Local authority powers to participate in external organisations
Produced in partnership with John Atkinson
Local authority powers to participate in external organisations

The following Local Government practice note produced in partnership with John Atkinson provides comprehensive and up to date legal information covering:

  • Local authority powers to participate in external organisations
  • The general power of competence
  • Commercial activities and trading powers
  • Working in partnership with the NHS
  • Constraints
  • Public procurement
  • Distortive state subsidies
  • Governance arrangements

Coronavirus (COVID-19): This Practice Note contains guidance on matters that have temporarily been altered to assist in the management of the coronavirus (COVID-19) pandemic. For further information, see Practice Notes: Local authority meetings during the coronavirus (COVID-19) pandemic and Coronavirus (COVID-19)—governance tracker.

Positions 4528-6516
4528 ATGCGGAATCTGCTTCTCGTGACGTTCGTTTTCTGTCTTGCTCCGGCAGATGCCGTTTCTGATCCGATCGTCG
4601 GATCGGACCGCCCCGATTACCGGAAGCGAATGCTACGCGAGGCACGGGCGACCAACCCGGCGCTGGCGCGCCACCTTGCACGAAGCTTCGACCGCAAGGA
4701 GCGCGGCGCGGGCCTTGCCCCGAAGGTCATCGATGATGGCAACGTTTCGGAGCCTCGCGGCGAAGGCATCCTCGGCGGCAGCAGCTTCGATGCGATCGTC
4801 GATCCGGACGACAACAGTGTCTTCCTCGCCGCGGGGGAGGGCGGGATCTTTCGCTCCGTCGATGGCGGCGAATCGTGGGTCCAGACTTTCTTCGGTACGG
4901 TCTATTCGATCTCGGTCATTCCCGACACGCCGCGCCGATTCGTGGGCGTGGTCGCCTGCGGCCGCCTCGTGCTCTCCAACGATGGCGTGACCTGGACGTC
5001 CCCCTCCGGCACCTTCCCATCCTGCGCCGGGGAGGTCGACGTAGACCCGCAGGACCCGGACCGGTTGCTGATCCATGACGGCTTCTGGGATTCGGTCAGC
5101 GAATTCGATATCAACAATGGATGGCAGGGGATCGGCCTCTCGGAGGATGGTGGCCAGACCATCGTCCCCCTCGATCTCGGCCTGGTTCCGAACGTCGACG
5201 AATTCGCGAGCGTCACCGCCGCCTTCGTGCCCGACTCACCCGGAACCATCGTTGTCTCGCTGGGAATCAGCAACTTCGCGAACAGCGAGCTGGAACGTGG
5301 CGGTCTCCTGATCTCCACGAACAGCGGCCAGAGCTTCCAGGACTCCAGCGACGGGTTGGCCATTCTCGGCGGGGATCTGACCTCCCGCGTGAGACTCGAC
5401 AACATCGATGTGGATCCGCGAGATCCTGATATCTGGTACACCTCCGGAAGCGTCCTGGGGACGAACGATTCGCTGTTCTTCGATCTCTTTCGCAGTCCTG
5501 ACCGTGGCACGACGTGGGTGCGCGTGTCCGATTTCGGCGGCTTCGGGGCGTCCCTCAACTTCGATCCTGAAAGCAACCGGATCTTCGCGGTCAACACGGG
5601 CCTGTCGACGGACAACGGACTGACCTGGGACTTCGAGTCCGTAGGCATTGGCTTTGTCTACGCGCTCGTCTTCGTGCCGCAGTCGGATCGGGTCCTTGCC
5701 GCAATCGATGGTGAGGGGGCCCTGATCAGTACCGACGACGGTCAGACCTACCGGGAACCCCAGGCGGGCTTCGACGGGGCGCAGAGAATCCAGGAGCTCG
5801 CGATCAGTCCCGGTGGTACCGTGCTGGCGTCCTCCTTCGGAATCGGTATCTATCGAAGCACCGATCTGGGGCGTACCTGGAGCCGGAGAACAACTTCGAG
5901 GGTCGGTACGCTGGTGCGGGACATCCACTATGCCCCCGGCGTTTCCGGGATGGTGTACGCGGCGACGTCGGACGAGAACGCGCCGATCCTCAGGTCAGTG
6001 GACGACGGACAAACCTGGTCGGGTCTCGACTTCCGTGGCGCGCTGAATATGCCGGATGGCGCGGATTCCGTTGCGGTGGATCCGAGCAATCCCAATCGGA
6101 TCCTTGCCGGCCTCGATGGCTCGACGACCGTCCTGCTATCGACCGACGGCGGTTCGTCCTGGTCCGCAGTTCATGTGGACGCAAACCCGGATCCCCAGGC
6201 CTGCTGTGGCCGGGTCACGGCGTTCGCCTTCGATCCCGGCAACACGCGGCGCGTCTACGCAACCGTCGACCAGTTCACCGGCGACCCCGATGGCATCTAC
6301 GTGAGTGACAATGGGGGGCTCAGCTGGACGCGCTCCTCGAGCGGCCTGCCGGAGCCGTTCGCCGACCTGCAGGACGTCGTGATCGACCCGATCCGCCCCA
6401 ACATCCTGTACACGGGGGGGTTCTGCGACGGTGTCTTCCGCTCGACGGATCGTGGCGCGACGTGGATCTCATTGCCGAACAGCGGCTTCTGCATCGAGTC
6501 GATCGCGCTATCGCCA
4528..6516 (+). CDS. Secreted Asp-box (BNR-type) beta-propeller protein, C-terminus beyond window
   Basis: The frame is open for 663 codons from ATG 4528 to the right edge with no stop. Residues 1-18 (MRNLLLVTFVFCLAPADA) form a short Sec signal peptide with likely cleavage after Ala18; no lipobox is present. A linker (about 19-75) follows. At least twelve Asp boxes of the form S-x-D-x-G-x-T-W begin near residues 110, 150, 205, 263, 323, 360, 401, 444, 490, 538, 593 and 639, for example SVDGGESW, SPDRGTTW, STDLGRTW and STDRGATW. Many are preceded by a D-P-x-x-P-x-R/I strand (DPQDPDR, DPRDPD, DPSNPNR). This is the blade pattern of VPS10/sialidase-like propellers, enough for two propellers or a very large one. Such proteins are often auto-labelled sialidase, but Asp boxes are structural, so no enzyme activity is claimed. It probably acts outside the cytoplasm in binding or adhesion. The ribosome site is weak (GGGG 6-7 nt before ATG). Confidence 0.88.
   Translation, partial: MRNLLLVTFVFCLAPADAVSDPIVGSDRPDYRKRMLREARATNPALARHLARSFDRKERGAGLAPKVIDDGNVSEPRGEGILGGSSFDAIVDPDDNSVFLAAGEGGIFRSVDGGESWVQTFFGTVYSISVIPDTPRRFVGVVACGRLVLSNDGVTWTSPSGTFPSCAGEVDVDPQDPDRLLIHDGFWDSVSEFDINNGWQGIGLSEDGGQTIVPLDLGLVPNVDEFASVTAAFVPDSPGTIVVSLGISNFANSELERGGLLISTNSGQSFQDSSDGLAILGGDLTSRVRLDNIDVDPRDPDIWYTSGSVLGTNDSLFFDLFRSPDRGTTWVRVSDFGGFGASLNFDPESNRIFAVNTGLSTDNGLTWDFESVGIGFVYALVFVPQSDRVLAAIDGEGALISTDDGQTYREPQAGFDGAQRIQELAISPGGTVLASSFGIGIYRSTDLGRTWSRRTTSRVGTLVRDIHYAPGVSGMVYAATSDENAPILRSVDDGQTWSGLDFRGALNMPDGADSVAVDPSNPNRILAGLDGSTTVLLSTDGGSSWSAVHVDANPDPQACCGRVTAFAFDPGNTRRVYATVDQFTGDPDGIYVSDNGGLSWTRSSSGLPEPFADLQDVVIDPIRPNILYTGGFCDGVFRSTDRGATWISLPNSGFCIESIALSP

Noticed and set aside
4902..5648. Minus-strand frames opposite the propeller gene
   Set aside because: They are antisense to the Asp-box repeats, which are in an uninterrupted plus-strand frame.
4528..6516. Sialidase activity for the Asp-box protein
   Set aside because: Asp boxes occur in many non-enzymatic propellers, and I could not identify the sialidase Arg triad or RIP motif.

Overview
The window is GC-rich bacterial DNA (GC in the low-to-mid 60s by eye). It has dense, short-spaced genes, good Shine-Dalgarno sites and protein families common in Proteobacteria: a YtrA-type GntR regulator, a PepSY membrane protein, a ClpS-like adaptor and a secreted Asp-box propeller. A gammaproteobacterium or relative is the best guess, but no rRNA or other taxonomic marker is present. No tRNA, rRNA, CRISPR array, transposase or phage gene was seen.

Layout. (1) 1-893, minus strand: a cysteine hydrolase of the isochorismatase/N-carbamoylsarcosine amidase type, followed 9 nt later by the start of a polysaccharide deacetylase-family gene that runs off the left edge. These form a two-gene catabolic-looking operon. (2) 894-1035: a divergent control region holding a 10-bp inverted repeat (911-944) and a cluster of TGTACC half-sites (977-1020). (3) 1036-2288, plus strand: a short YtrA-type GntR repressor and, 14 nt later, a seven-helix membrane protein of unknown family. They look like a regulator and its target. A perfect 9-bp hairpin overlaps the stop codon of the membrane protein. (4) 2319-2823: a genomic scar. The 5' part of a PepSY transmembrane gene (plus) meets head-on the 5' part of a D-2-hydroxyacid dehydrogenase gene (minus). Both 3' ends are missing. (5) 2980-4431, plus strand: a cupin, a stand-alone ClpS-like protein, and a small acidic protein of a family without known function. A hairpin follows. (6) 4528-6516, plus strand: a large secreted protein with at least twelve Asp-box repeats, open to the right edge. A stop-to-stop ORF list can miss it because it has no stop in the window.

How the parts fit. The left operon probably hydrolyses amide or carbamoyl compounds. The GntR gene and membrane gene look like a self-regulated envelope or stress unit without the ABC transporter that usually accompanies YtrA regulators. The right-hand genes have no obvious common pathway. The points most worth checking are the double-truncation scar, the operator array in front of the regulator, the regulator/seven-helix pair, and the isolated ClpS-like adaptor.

Collaborating with external organisations is not a new concept in local government. In recent years, it has become increasingly necessary for local authorities to engage in a wide variety of different partnership arrangements. It is difficult to summarise these succinctly but they include the following:

  1. The Commissioning Council—where a local authority discharges most of its functions through external organisations

  2. Strategic Partnerships—where the local authority enters into an arrangement with an external provider to deliver certain prescribed functions, usually referred to as 'back-office functions'

  3. Local Enterprise Partnerships—where local authorities and businesses work together to decide what the priorities are in the area for infrastructure

  4. Shared Services—where two or more local authorities collaborate to deliver functions jointly

  5. Combined authorities—where the Secretary of State makes formal arrangements by way of regulations under section 16 of the Cities and Local Government Devolution Act 2016, to establish formal regional devolution arrangements

  6. Health and Wellbeing boards—where the intention is in advancing the health and wellbeing of the people in its area, encourage persons who arrange for the provision of any health or social care services in that area to

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